|Note the word "Help" in the background,|
like a cartoon balloon. I love this show.
Daniel isn't coping well with the restrictions of probation, and with his freedom in general. He actually said that going back to prison wouldn't be so bad. Is Daniel giving up? Please tell me that the weekly parole appointments and the humiliation of having to pee in a cup in front of Sheriff Carl while being interrogated about George's death has just set Daniel back a little. I simply couldn't handle it if he went back to prison. They wouldn't do that to us. Would they?
Just like redoing his mother's kitchen was really about fixing his relationship with his family, Daniel painting the apartment complex's swimming pool is a lovely metaphor for fixing his life. He's painting over his rough and dirty past, and making it so that it will hold water again. He cares about it so much that he's even working in the middle of the night. I liked the perspective shots of the empty pool from above. Not quite as gorgeous as the shots of the river, but that's okay.
It was kind of Melvin of the turtles to give Daniel a short term job, and to chat with him like Daniel was just anyone. Daniel doesn't know where to go when his month is up. Tunis or Tennessee? Does it matter? Wherever he goes, he feels his life will be "sown with salt," ruined. The flashback reflected that theme, too. When Jon told Daniel that he was finally getting out of prison, Daniel was worried that Janet had gotten rid of him in her mind in order to survive, and now she would have to conjure him back up, like a ghost.
Janet doesn't care about the kitchen remodel anymore because, of course, it was never about the kitchen. Her anger at Ted Senior for throwing Daniel out was never mentioned, but it was always on her face and in her tone. I'm glad she mentioned the income from the tire store. It should have been Daniel's, and Daniel will need money wherever it is that he ends up going.
Amantha is also having a difficult time coping with her less-than-wonderful new life. I think Amantha feels like her life is ruined, too. The scene where she told everyone in the Thrifty Towners of America training session the painful truth about what had happened with Daniel felt like she was in a therapy session, or an AA meeting. (The best thing about it was their shocked expressions.)
I've said it three or four times already, but it's sad that Amantha is so angry at Daniel about the plea deal. But I do understand her anger. She didn't go to college. She's had no career, no marriage, no kids. All she's done in her adult life is work to get Daniel off Death Row. And now, here she is, forced to pretend that her dead-end job is a career. What does she do now?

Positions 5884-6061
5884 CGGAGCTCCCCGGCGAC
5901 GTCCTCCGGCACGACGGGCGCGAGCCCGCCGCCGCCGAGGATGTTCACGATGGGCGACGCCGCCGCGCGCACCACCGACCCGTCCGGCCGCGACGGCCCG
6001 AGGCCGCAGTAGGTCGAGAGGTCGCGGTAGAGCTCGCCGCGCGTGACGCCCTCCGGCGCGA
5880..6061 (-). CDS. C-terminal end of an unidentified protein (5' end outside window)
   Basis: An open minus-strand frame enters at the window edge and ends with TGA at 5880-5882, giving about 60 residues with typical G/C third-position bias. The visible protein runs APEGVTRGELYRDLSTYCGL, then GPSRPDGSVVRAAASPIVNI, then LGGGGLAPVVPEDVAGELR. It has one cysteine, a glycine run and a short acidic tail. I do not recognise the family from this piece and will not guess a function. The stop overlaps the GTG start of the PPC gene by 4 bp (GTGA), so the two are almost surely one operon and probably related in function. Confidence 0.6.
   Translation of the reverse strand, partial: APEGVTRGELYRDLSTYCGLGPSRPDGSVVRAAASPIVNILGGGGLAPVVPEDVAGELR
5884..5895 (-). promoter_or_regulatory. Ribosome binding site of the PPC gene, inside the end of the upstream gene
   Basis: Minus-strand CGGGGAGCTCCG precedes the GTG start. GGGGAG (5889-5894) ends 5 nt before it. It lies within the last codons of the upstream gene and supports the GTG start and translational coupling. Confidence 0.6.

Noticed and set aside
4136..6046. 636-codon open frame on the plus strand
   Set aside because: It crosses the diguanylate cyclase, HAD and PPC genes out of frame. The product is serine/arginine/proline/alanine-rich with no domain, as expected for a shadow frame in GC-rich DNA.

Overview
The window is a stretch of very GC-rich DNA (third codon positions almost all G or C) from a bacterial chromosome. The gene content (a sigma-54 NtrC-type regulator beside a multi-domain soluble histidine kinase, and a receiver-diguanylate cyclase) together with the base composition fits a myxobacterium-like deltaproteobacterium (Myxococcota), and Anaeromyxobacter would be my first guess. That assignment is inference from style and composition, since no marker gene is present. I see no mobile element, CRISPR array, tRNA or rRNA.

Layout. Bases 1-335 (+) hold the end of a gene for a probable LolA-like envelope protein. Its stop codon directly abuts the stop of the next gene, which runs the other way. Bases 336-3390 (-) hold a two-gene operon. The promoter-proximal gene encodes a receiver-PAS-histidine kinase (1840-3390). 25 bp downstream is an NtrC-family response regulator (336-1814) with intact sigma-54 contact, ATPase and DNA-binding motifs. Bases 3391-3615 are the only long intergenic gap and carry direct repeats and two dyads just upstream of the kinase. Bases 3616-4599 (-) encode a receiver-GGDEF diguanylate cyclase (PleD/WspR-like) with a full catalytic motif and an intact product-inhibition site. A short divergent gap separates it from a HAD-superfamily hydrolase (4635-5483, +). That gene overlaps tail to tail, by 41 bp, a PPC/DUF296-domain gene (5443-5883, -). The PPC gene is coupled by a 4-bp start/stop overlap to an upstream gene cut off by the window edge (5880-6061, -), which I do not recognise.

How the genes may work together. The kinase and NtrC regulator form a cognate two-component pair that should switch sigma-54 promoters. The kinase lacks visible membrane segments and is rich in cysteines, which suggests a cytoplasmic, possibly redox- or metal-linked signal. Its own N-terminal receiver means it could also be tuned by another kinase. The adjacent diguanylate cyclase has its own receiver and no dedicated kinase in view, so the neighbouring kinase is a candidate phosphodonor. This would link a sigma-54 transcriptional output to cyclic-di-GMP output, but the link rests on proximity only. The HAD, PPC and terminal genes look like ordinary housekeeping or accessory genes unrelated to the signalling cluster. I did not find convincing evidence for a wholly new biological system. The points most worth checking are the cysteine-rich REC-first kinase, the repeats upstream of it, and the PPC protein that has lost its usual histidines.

At least she got to pass up the "karaoke express" in favor of a one night stand with Michael Vartan. I must admit that when she sat down at the bar and there he was, I shrieked. (Well, just a little.) I liked how perceptive he was. I think he meant it when he said that he thought Amantha was unusual, amazing and impressive, as well as that she self-deprecates every other sentence. Although he probably just wanted to get laid.
|Seriously. How cute are they?|
At least there is progress on the George Melton front, although none of it is good. Trey is doing his absolute best to casually implicate Daniel in George's murder without seeming too obvious. Oh yeah, he tried to strangle me, he seemed to be in a trance. I thought Sean Bridgers (Trey) did a fabulous job in that scene with Sheriff Carl because we could tell Trey was lying, but he was doing it so well that I thought he might be pulling it off. Especially when you contrast it with Daniel matter-of-factly and somewhat angrily telling the Sheriff the truth about what happened with George and Trey later on.
(Gold acting stars to J.D. Evermore as the Sheriff, too. It was impossible to tell what the Sheriff was thinking in any of the questioning scenes.)
I liked that Daniel expressed his anger about his best friend Kerwin being murdered by the state of Georgia. If Daniel is allowing himself to get mad about what he has lost, that's a good first step.
-- Teddy mentioned his biological mother, which probably means that she'll show up in some future episode. I don't know why I thought she was dead.
-- In the flashback, Daniel seemed surprised that the DNA test had cleared him. This show seems to like making us go back and forth about Daniel's possible guilt, but I think Daniel was just unable to believe that after being railroaded for twenty years, something good might actually happen to him.
-- I am so hoping that they'll bring Michael Vartan back. Although I don't think that was the point.
Amantha: "He got out! DNA's a mofo, y'all."
Daniel: (standing in the empty pool) "You don't think I'm in over my head, do you?"
Daniel: "I'm not used to deciding on anything. Postponing is more my strength."
Sheriff: "Holden literally put his hands around your neck?"
Trey: "Well, it damn sure wasn't a metaphor."
Forrest: "I'm Forrest."
Amantha: "I'm trees."
Forrest: "Wow. I have never heard that one before."
Daniel: "You search for the truth with a machete, Sheriff."
Sheriff: "Tawney Talbot."
Daniel: "Yes, Tawney Talbot."
Sheriff: "Of all people, why her?"
Daniel: "She was someone I could trust."
Sheriff: "Trust with what?"
Daniel: "With who I am."
That's such an interesting exchange.
Three out of four trees,
Billie Doux loves quality television and spends way too much time writing about it.